What does a Mortgage Attorney do?

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  • Written By: M. Lupica
  • Edited By: John Allen
  • Last Modified Date: 23 March 2020
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A mortgage attorney is an attorney who deals with a variety of issues that have to do with the mortgage of a home. Perhaps the most common duty of a mortgage attorney is to work with a lending company to modify the loan should the borrower risk default. Doing so allows the delinquent borrower to keep his or her home and the lending company is assured that it will be paid. Additionally, a mortgage attorney may help a buyer acquire a mortgage along with all the necessary procedures to purchasing a home. Last, a mortgage attorney may assist a person who is the victim of mortgage loan fraud.

A foreclosure action can tear apart a family as they live under the constant threat of losing their home. Mortgage attorneys are often employed to solve this issue through negotiation with the lender. Typically, this process starts by the attorney contacting the lender on the behalf of the borrower and discussing possible payment plans. Attorneys in this field understand the laws surrounding mortgages as well as what the lenders are concerned with, so they are much better able to work out an amicable solution than a delinquent borrower who decides to go it alone. Furthermore, lenders would prefer to work out a payment plan as foreclosure is an expensive process and full satisfaction of the debt is never guaranteed.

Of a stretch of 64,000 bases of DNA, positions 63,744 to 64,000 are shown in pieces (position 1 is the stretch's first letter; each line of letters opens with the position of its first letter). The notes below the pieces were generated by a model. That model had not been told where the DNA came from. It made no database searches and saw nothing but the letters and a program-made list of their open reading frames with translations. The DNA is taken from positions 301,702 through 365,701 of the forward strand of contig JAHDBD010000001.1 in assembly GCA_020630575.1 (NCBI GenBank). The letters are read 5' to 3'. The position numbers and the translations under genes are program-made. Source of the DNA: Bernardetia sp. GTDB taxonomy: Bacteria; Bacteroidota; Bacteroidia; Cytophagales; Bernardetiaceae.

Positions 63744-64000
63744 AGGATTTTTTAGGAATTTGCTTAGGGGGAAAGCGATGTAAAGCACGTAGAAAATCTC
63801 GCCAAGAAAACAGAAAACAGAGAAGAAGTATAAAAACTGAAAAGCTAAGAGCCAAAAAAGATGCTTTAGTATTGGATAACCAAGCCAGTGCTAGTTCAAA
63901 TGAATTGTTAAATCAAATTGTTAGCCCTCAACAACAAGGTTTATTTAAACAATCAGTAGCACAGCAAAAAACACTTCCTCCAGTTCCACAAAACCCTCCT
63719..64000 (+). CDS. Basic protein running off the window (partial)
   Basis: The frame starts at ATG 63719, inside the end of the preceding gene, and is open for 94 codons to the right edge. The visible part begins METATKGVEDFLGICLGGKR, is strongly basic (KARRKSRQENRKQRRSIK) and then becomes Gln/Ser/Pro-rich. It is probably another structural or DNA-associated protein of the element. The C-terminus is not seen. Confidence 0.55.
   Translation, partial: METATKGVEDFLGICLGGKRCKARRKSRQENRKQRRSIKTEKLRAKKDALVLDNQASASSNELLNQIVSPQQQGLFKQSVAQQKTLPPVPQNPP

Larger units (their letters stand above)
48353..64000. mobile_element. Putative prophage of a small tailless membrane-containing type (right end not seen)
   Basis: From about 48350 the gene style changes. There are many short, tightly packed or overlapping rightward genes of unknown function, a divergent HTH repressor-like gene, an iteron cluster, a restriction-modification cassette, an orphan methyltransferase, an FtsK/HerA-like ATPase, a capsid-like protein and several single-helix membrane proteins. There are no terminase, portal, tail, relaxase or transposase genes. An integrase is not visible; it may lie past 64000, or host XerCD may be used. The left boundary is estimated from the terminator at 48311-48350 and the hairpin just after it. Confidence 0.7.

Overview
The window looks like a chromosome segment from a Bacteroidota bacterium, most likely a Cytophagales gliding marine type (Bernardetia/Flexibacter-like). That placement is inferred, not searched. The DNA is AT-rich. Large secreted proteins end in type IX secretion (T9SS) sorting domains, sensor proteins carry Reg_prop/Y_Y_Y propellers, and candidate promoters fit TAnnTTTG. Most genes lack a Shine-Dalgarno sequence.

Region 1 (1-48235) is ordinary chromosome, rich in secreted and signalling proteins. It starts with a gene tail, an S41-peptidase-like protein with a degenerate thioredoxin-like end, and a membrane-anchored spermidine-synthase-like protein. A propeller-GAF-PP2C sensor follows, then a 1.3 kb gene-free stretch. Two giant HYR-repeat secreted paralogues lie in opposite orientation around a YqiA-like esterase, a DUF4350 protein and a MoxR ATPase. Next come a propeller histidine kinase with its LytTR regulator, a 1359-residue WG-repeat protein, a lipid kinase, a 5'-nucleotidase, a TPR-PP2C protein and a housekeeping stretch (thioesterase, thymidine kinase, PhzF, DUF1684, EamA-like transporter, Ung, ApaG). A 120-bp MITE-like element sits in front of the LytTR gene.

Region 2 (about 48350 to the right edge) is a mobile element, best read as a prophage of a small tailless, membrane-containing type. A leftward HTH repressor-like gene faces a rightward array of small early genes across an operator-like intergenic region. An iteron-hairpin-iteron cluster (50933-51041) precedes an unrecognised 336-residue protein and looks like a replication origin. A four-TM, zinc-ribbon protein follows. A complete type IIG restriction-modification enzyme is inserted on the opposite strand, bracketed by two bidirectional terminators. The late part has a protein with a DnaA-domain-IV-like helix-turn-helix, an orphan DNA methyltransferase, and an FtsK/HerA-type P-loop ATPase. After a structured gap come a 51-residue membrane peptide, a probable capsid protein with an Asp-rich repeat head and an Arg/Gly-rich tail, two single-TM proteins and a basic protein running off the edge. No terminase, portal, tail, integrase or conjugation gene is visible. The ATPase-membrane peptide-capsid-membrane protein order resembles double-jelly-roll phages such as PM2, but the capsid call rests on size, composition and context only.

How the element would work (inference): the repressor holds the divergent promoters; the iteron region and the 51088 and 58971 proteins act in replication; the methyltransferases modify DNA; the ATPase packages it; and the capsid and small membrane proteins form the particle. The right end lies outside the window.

A mortgage attorney does not just work with borrowers who have fallen behind in their mortgage payments. He or she may also be employed to help in the process of purchasing a home. In fact, some jurisdictions require an attorney to clear the title to the property and coordinate the mortgage between the borrower and the lender. Additionally, he or she may be asked to review the mortgage agreement as well as the contract to purchase the home.

A different kind of mortgage attorney is one that deals with mortgage fraud. Mortgage fraud is perpetrated in a variety of ways, including using the stolen identity of another to acquire a mortgage and falsely inflating the value of the collateral provided by the borrower. Lenders may employ such mortgage attorneys to litigate the issue and acquire damages and a voiding of the loan. Many jurisdictions have made such fraud a serious criminal offense and offenders may not only face having to give up the property and pay damages to the lender, but they may also face jail time.



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